In recent months, I have read forums and e-mail lists concerning a variety of problems in this type of relationship. Sadly, these problems are not new. The parties just have different names. Workrooms feel lost and powerless when they are blamed for situations over which they think they have no control. It is only human nature to want to blame anyone else but our self for something that goes wrong, especially when it affects the pocketbook. That doesn’t make it right, but understanding that can help you learn how to handle an uncomfortable situation.
Below are some real situations that happened along with questions asked by workrooms and my comments.
A designer regularly calls the workroom and asks for a quote on an unusual job. The quote is given. The work is fabricated and delivered with a bill for the exact quote. In the meantime, the designer decided the quote was too high and she lowered it to give her estimate to the customer. When she receives the bill from the workroom, the designer writes her revised quote on it and pays only what she believes the work is worth.
Workroom question: This designer has been a client for many years and brings in lots of work. This is a fairly recent development (probably due to the fact that the workroom has finally realized its value and what it must make to survive and has raised its prices). How do you make the designer pay and maintain good customer relations in order not to lose her business?
My response: First, diplomatically explain that you are not gouging her on the price—that it is exactly what you require to do the type of work requested and stay in business. Explain all the experience and education involved to fabricate such work.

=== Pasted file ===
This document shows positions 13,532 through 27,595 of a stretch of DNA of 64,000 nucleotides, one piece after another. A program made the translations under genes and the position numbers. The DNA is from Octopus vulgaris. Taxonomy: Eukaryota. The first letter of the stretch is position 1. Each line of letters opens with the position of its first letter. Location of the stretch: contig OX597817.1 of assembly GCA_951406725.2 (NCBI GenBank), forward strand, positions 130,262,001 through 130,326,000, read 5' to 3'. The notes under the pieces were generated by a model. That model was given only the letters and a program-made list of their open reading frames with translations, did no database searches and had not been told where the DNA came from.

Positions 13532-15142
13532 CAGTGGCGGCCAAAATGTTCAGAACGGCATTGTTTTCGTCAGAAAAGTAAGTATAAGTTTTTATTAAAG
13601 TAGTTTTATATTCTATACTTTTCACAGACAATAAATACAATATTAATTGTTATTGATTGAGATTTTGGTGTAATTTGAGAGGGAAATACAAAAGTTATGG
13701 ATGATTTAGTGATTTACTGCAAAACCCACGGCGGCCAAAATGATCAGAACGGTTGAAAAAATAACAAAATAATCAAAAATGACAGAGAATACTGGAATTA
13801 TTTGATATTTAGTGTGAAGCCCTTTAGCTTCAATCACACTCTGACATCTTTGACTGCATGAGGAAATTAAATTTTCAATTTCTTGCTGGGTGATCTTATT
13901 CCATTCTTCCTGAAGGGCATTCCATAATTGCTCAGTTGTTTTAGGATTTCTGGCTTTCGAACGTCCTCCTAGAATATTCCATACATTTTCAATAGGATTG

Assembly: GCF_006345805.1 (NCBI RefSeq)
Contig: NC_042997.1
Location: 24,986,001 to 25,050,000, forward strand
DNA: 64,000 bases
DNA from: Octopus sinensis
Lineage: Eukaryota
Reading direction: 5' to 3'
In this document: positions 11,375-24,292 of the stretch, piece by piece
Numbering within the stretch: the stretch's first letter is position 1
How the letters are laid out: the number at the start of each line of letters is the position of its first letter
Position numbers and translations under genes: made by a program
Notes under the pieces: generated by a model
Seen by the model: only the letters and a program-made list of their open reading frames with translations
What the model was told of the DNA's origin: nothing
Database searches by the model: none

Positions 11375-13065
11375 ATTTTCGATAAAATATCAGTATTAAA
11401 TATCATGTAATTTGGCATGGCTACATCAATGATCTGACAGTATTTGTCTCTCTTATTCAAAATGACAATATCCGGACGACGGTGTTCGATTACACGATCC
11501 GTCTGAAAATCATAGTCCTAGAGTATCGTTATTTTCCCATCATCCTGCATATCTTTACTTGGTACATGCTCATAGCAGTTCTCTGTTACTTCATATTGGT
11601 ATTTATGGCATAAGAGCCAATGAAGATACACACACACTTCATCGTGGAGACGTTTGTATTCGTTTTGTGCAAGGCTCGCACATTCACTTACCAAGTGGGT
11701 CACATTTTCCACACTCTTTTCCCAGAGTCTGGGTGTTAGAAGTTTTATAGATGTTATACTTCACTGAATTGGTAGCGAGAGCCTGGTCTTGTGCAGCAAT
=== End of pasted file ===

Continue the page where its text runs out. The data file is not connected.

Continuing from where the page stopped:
Further explain that you will do no further work for her and stop any work in progress until she has paid the bill in full. In the future you will require 100 percent prepayment if she desires you to do work for her.
A designer asks the workroom for a rush job and offers $50 to $100 extra to get the job done in a couple days. The workroom complies. From then on, the designer must have every order done as a rush job, but offers no extra money.
Workroom question: The constant rush jobs are causing chaos with my production schedule. How do I charge for the rush jobs and have more control over them?
My response: First, it is up to the workroom to determine exactly what it is worth to do rush jobs and how to charge. I suggest adding at least 50 percent or more to make it worthwhile to work longer hours to stay on schedule. Keep in mind that rushing leads to mistakes.
Tell the designer up front exactly what the charge will be to get the work ahead of all the other clients you have. If it is too disruptive to the workroom schedule and you are not willing to risk mistakes, refuse to do them at all or limit the number of times per year that each client is allowed a rush job.
You own your business. It is up to you to make the money you need to
make to compensate for the extra stress. You do the work you do because
you love it. Do not allow it to become a burden.
A designer pays a 50 percent down payment upon placing an order. When the designer’s installer hangs the job, she pays him on the spot but makes the workroom wait until she is paid by her client. Sometimes this is several weeks.
Workroom question: I want my money when the job is installed and the customer is still thrilled with the treatments. I cannot afford to wait a few weeks for payment. How do I get the designer to pay me sooner?
My response: All workrooms should be paid COD, i.e. before the work leaves the workroom. Once the customer is in possession of the work, it is hard to take legal action.